London's Pulse: Medical Officer of Health reports 1848-1972

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Acton 1906

[Report of the Medical Officer of Health for Acton]

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46
clean, but in dry weather, unless the road watering be unstinted,
more harm than good will accrue from scavenging, as the dust finds
its way into the dwellings. The sweeping should take place while
the surface is moist.
A more potent factor, probably, is the state of the yards at the
rear of the dwellings. Though there is no excuse for the accumulation
of refuse around houses, it is surprising how often this nuisance
occurs. The air space around the smaller houses is sufficiently
limited, but the Inspectors constantly have to draw attention to all
kinds of deposits which are allowed to accumulate.
It must be admitted, though, that the fault does not always lay
with the householder. The backyards of some of the older premises
are insufficiently and improperly paved, and however careful one
may be, it is almost impossible to prevent the impregnation of the soil
with organic matter unless a portion of the backyard be imperviously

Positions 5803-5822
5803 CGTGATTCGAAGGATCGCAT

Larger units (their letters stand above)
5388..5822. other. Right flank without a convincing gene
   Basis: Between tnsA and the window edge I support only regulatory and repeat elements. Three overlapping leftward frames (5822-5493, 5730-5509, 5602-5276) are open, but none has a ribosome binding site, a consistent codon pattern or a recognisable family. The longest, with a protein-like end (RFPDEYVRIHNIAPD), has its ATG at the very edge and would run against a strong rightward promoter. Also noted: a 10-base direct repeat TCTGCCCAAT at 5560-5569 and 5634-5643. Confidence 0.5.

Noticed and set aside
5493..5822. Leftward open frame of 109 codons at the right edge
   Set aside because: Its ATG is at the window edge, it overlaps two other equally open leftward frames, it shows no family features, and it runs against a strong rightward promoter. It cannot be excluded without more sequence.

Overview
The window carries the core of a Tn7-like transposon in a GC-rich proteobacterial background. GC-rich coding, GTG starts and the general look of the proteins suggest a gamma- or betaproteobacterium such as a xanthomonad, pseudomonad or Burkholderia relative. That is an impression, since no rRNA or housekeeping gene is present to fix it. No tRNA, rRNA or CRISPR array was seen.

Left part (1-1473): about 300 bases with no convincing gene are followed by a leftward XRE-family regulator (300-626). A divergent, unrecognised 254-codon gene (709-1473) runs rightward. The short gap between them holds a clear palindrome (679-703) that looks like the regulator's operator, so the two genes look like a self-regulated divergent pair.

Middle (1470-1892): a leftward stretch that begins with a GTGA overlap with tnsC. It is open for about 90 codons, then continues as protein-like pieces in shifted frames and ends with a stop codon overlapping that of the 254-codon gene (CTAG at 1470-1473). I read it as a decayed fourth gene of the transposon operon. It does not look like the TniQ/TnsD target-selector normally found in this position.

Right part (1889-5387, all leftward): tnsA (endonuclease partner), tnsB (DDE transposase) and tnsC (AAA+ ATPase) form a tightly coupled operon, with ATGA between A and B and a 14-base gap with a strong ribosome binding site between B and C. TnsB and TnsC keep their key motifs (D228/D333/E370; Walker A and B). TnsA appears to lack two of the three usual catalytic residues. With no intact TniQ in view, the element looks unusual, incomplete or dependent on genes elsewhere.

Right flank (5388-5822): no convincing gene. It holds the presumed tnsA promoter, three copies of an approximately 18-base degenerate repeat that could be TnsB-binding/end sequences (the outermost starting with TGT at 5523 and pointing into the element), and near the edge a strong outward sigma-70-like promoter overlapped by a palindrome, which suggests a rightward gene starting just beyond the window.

paved. The work of enforcing the bye-laws as to paving of backyards
and open spaces is gradually and continuously carried out.
and it is hoped that very soon every house will conform with the
enactment.
These considerations do not fully explain the coincidence between
earth temperature and the incidence of Diarrhœa. High earth
temperature means a previous high air temperature, and high air temperature
means an enhanced rate of multiplication of the microbes
present in milk, together with the formation of dust, which may play
a considerable part in the contamination and infection of the food.
But a high air temperature commenced towards the latter part of
June, 1906, and continued in an intense form throughout July, but
the deaths from Diarrhœa did not start until August. During July
there was no death from Diarrhœal diseases.
Dr. Nash has pointed out that the diarrhoea curve closely follows
the life-history of the common house-fly, and he suggests that they
art largely responsible for the infection of food, which is the ultimate
cause ot the disease. He suggests that if, instead of Ballard's microorganism.
we merely say an organism whose manifestations are dependent
upon conditions of season, we shall be nearer the truth; and
he suggests that this organism is the common house-fly. which, beginning
to make its appearance in June, becomes a veritable pest
during July and the early part of August; after that its existence tends


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